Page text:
Tuesday, 25 April

Foreign Language Yerevan: Capitalism Speaks English


Many Armenian ‘nationalists’ claim that Armenia is nothing more than a colony.

If true, and if one of the marks of being a colony is the proliferation of signs in the language of the colonizer, then Armenia is surely a colony of Great Britain or the USA, and not Russia, as argued by these 'nationalists'.

Someone unfamiliar with Armenia, looking for the linguistic traces of the colonizers, would think that Armenia is a British colony or a former colony. This would be the impression one gets just by strolling the streets in downtown Yerevan.

Upon closer inspection, the person would think that before becoming a British colony Armenia had either been colonized by France or Italy. After English, most of the signs in central Yerevan are in French or Italian. That Armenia was ever a Russian colony would be way down the list of possibilities since Russian signs come in fourth. If our intrepid visitor also knew Armenian, he or she would be further convinced that Armenia is an English-speaking colony since many signs display English words that have been transliterated into Armenian.

Some restaurants and cafes, like The Green Bean and Le Italian, only offer English menus. The menus affixed to the wall of many eateries are only in English as well – The Green Bean, The Coast (Cascade) and the Dargett beer garden on Aram Street.

When I asked a waitress at Le Italian why there wasn’t a menu in Armenia, she replied – “This is our concept.”

Is it a ‘concept’ just for those who know English? And who are the ones who know English – the well-to-do. The impoverished have enough trouble making ends meet, let alone learning English. It’s a ‘concept’ that doesn’t recognize the poor.

This is a ‘concept’ of Armenia’s political elite – contempt for those not making money or not selling their souls to make money.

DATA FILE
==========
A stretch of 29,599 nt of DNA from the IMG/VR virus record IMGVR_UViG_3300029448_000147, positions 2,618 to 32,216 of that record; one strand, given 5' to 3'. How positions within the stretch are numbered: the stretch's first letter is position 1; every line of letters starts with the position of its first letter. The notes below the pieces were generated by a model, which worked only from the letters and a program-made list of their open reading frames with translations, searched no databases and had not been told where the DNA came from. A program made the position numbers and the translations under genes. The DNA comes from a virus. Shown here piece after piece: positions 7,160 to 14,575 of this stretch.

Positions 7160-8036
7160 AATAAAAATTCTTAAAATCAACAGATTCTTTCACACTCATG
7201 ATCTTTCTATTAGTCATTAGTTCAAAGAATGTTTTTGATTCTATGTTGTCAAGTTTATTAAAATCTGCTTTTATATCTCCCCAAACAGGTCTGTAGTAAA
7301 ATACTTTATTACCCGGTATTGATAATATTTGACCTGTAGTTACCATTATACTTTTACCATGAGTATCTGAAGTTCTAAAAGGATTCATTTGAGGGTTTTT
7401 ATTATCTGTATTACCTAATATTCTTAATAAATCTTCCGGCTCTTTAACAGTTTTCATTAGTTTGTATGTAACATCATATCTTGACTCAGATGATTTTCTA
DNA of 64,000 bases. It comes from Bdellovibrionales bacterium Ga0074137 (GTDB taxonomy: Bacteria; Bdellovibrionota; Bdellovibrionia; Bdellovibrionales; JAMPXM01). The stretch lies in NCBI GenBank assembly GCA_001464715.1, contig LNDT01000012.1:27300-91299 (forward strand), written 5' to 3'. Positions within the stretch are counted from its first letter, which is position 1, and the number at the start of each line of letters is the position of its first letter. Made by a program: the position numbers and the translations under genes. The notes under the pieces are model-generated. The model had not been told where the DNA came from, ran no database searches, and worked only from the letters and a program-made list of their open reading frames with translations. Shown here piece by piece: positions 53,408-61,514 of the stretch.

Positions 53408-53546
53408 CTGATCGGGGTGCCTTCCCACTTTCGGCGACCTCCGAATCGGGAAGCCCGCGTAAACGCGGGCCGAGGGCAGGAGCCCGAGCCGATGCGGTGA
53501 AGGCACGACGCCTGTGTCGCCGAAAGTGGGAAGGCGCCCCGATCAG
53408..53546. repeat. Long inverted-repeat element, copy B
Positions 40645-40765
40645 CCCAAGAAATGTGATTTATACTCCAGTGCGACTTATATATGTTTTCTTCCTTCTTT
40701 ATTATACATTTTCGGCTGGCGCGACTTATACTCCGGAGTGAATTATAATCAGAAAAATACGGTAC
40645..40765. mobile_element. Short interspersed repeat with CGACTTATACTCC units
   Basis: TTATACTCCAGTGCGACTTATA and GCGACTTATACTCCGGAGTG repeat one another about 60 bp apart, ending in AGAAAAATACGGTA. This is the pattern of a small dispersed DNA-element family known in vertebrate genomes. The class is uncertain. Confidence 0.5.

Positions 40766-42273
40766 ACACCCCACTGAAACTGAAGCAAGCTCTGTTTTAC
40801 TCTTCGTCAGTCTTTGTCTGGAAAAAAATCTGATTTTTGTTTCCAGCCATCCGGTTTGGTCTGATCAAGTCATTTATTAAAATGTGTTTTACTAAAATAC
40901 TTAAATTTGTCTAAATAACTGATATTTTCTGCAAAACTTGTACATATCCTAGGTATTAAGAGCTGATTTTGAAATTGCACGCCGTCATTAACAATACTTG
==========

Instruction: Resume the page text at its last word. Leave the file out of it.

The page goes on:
Here are just some foreign language business signs spotted in downtown Yerevan.

English, followed by some Italian and Russian

Armenian lettered English; plus a few French and one Spanish sign

A quick glance along Sayat Nova Street in Gyumri

Given this blinding mish-mash, let’s see what the “Law Regarding the Armenian Language” says:

to design signboards, letterheads, labels, post stamps, seals, international mail envelopes in the Armenian language accompanied, where necessary, by translation into other languages”

An entire state agency exists, the State Language Inspectorate, with a staff of sixteen, to ensure that the language law is adhered to. (The Ministry of Education and Science didn’t even know what the budget of this agency is.)

So, what exactly is the inspectorate doing and what steps are being taken to ensure that the language law is complied with? How many businesses have been held accountable for violating the law?

In response to a Hetq inquiry, the State Language Inspectorate replied that according to Government Act N839-A of July 30, 2015, which prohibits inspections of private businesses, the Inspectorate has not carried out inspections or levied administrative fines since August 1, 2015.

During the past year, the Inspectorate has merely carried out studies and made observations of the issue, resulting in 150 notices being delivered to businesses and organizations displaying foreign language signs, urging them to make the necessary corrections.

From 2011-2015, before the above law went into effect, the Inspectorate carried out 269 inspections resulting in 22.7 million AMD in fines. Thus, at least 269 businesses made their signs correspond to the demands of the language law.

However, at least 90% of the foreign language signs shown above were affixed before August 2015; before the law prohibiting inspections went into effect.